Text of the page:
TRANSforming Support Services

Alisha OstbergBlog, human rights, sex work, stigma, support

Approximately 5% of our clients accessing the Shift support services program last year self-identify as transgender women.

The stigma associated with transgender individuals often leaves them without social or economic support, and sex work joins a very short list of options just to survive.

With the addition of the social stigma attached to sex work, the risk of whorephobic and transphobic inspired violence increases astronomically. Transgender sex workers have identified specific needs that, while often available to the greater community of sex workers, are not always available to those who identify as transgender.

Lack of support is the norm for transgender people in this situation, excluding them from such basic human rights of personal safety, shelter, food, and legal protection. Marginalization is intrinsically associated with higher rates of homelessness, depression, and exclusion from more mainstream — safer — sex industry jobs. The work more often occurs out of doors, increasing vulnerability and a greater risk of violence.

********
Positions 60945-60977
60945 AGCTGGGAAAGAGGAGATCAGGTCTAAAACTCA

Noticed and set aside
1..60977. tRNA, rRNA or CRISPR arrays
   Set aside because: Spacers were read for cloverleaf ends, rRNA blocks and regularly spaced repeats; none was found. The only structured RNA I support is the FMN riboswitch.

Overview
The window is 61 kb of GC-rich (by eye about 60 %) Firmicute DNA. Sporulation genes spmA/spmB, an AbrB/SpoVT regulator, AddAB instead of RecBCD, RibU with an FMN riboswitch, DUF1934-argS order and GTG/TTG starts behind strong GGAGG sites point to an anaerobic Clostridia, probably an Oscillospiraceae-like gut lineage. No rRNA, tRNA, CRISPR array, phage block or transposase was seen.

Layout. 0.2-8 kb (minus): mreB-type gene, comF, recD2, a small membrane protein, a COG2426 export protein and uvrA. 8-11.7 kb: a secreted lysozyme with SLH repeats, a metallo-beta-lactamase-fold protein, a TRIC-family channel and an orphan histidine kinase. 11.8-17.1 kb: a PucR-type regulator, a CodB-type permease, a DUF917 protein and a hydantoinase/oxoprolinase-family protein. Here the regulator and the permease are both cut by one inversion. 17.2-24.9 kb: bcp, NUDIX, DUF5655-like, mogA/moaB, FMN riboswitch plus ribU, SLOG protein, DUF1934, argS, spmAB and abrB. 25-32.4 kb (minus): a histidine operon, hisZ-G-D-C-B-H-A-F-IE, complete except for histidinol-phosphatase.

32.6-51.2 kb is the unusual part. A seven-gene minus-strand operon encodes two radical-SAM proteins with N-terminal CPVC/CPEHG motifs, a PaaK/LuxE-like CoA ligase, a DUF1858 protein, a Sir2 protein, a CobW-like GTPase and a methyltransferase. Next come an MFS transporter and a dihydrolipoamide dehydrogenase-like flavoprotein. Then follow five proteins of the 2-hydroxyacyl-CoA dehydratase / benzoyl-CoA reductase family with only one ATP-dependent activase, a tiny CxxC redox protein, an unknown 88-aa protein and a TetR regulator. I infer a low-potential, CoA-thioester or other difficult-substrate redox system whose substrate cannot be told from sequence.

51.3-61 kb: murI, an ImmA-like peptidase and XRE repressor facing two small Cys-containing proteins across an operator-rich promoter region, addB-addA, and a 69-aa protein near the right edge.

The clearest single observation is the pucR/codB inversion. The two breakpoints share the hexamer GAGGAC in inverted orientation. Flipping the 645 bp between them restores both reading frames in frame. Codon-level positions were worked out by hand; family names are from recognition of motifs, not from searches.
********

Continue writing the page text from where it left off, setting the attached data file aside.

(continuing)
The lack of services and protection afforded to individuals identifying as transgender is problematic, and perpetuates the cycle of violence experienced by transgender sex workers.

At Shift, we are committed to advocating for the rights of all transgender people and encouraging community agencies to become more aware of the issues and adopt policies that are more inclusive.

Shift continues to see an increasing number of trans-identified people and we work with them in a non-judgmental, anti-oppressive way, creating a safe space to access support and advocacy services.

Although there are structural barriers to transgender people accessing services, we have and will continue to push back and demand that their human rights are realized.

Further information can be found here: The Needs and Rights of Trans Sex Workers